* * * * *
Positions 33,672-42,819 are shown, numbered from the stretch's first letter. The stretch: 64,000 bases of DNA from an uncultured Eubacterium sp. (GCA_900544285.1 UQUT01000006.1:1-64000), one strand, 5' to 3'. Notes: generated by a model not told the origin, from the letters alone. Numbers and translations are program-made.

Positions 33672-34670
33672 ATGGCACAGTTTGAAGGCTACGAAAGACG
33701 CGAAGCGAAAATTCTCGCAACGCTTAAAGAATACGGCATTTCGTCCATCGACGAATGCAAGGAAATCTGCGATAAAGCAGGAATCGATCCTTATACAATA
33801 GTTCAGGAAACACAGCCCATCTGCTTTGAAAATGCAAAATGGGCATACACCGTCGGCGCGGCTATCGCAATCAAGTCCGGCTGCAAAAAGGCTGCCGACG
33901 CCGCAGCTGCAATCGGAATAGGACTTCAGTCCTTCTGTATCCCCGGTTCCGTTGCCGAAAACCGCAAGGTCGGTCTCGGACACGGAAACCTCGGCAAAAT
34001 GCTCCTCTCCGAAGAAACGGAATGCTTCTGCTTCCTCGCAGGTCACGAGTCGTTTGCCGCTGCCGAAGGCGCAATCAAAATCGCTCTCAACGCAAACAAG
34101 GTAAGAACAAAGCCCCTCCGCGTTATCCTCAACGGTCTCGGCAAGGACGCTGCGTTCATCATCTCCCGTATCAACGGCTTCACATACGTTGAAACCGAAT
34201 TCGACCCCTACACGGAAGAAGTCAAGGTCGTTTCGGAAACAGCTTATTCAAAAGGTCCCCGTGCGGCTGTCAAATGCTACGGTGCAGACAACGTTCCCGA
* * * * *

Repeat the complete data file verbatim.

Positions 33,672-42,819 are shown, numbered from the stretch's first letter. The stretch: 64,000 bases of DNA from an uncultured Eubacterium sp. (GCA_900544285.1 UQUT01000006.1:1-64000), one strand, 5' to 3'. Notes: generated by a model not told the origin, from the letters alone. Numbers and translations are program-made.

Positions 33672-34670
33672 ATGGCACAGTTTGAAGGCTACGAAAGACG
33701 CGAAGCGAAAATTCTCGCAACGCTTAAAGAATACGGCATTTCGTCCATCGACGAATGCAAGGAAATCTGCGATAAAGCAGGAATCGATCCTTATACAATA
33801 GTTCAGGAAACACAGCCCATCTGCTTTGAAAATGCAAAATGGGCATACACCGTCGGCGCGGCTATCGCAATCAAGTCCGGCTGCAAAAAGGCTGCCGACG
33901 CCGCAGCTGCAATCGGAATAGGACTTCAGTCCTTCTGTATCCCCGGTTCCGTTGCCGAAAACCGCAAGGTCGGTCTCGGACACGGAAACCTCGGCAAAAT
34001 GCTCCTCTCCGAAGAAACGGAATGCTTCTGCTTCCTCGCAGGTCACGAGTCGTTTGCCGCTGCCGAAGGCGCAATCAAAATCGCTCTCAACGCAAACAAG
34101 GTAAGAACAAAGCCCCTCCGCGTTATCCTCAACGGTCTCGGCAAGGACGCTGCGTTCATCATCTCCCGTATCAACGGCTTCACATACGTTGAAACCGAAT
34201 TCGACCCCTACACGGAAGAAGTCAAGGTCGTTTCGGAAACAGCTTATTCAAAAGGTCCCCGTGCGGCTGTCAAATGCTACGGTGCAGACAACGTTCCCGA